Defendant's evidence tended to show the following facts: She and Geraldine Hill were raised near each other, and they had known each other all their lives. They had always disliked each other. She had not dated Geraldine's husband over a half a dozen times. When Amy Huggins came home the night of 5 October 1965, Geraldine's husband and one Mary Jennings were there. She went into the bathroom and took a bath. After that she was watching television. About 9 p. m. Geraldine Hill came to her house and was knocking at the door. She went to the door, pulled the curtain back, and saw Geraldine standing on the porch. She went to her bedroom to telephone the police department, because she had a warrant out for Geraldine's arrest. About a month before, Geraldine had trespassed upon her property, and committed property damage. Before she was able to get the police over the telephone, Geraldine came into her house. Geraldine got half way through her living room, screaming at her, pointing her finger at her, and calling her a "black-headed b....." Geraldine was coming at her just as fast as she could, and she had no place to go. She grabbed her rifle and shot her. She did not mean to shoot her; she meant to get Geraldine and her husband out of her house. She wanted Geraldine and her husband to leave, and she was screaming, "Get out, get out," and they were not trying to get out, and the rifle went off. Geraldine fell to the floor. Geraldine had got within a few feet of her in a threatening attitude, and was still coming at her when the rifle fired. She did not mean to shoot; the gun *477 went off. She testified: "I had the gun and the gun went off. Yes, a gun goes off as a result of pulling the trigger, and I suppose I pulled the trigger. The gun was in my hand, and the gun went off. * * * Evidently, I did pull the trigger, Yes, I pulled the trigger. * * * I just had the gun in my hand when it went off. I didn't mean to pull the trigger, but it went off, anyway. * * * The shooting was an accident."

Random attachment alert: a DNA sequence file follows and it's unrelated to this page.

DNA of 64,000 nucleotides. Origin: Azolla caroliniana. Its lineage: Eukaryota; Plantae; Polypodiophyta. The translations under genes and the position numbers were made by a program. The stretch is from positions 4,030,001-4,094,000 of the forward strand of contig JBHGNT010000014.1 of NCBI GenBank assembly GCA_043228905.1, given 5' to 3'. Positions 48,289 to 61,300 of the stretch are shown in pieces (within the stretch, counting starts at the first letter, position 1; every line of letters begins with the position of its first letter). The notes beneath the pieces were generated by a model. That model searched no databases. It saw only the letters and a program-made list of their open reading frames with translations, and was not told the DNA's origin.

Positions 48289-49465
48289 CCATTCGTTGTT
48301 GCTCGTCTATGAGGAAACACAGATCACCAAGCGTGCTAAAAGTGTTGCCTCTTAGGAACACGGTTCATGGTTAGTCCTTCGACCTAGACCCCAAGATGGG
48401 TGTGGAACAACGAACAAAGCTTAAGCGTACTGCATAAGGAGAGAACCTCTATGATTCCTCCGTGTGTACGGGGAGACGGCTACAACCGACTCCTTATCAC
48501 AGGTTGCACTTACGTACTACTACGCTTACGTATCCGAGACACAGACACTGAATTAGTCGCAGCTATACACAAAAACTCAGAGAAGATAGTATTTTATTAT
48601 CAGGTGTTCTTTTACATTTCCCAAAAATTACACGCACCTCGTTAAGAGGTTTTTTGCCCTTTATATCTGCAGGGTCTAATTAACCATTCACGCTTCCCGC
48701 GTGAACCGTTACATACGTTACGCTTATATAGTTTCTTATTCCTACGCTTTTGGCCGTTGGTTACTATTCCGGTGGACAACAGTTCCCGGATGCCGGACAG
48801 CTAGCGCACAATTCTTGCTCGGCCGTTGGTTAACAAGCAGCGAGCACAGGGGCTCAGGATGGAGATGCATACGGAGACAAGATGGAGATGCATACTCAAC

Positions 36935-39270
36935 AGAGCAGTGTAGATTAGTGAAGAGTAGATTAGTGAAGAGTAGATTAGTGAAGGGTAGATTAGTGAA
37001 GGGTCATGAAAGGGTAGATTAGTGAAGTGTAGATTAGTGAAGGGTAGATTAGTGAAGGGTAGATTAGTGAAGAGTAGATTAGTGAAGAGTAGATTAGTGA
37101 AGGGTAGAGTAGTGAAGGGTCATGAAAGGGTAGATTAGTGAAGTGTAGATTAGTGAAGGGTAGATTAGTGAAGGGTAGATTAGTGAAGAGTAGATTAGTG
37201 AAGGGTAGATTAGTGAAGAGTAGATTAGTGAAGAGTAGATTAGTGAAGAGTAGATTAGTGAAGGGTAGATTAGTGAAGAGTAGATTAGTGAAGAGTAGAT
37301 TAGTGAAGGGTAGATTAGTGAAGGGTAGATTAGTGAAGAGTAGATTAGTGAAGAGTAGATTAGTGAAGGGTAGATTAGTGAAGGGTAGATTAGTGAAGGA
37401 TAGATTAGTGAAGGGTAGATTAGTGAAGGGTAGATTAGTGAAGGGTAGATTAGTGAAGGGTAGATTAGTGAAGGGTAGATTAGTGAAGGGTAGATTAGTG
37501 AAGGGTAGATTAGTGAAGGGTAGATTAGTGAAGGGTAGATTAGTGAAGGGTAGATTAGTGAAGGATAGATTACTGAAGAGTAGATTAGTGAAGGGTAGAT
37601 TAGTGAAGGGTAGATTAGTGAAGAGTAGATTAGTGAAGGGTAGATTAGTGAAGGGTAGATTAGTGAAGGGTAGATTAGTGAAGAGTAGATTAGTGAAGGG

Defendant also offered evidence tending to show the following facts: On Labor Day week end in September 1965, Geraldine Hill, in a conversation with people at the beach at Morehead City, was talking about her husband and defendant. Geraldine would curse her husband and then she would say, "One of these days, I am going to kill both of them." Alpheus White, who is the present husband of defendant, told defendant of this threat made by Geraldine.
The State called in rebuttal Geraldine's husband, Jerry Hill, who is still married to Geraldine. His testimony tends to show that Geraldine was standing on the porch when defendant shot her. He has heard his wife say she was going to beat defendant. He does know that his wife has threatened him.
Defendant assigns as error that the court in its charge used the words, "The State has presented evidence in this case which tends to show," in arraying the evidence offered by the State. She contends that in using these words the court expressed an opinion upon the weight of the evidence, in violation of G.S. § 1-180. The same expression was used by the court in its charge in reciting defendant's evidence. This assignment of error is overruled upon the authority of State v. Jackson, 228 N.C. 656, 46 S.E.2d 858.
Defendant assigns as error that the court failed to comply with the requirements of G.S. § 1-180, in that it failed to charge the jury as to the law arising upon the evidence as it related to defendant's legal right to defend her home and to evict trespassers therefrom. Reading the charge of the court in its entirety, it appears that while the judge's charge on the point raised by defendant's assignment of error was not as full and comprehensive as it might have been, yet the charge was adequate under our decisions, and prejudicial error is not shown.
All the other assignments of error have been carefully considered, and are overruled, for the reason that nothing is shown that would justify disturbing the verdict and judgment below. The case presents in essence issues of fact determinable alone by the jury. The verdict and judgment will be upheld.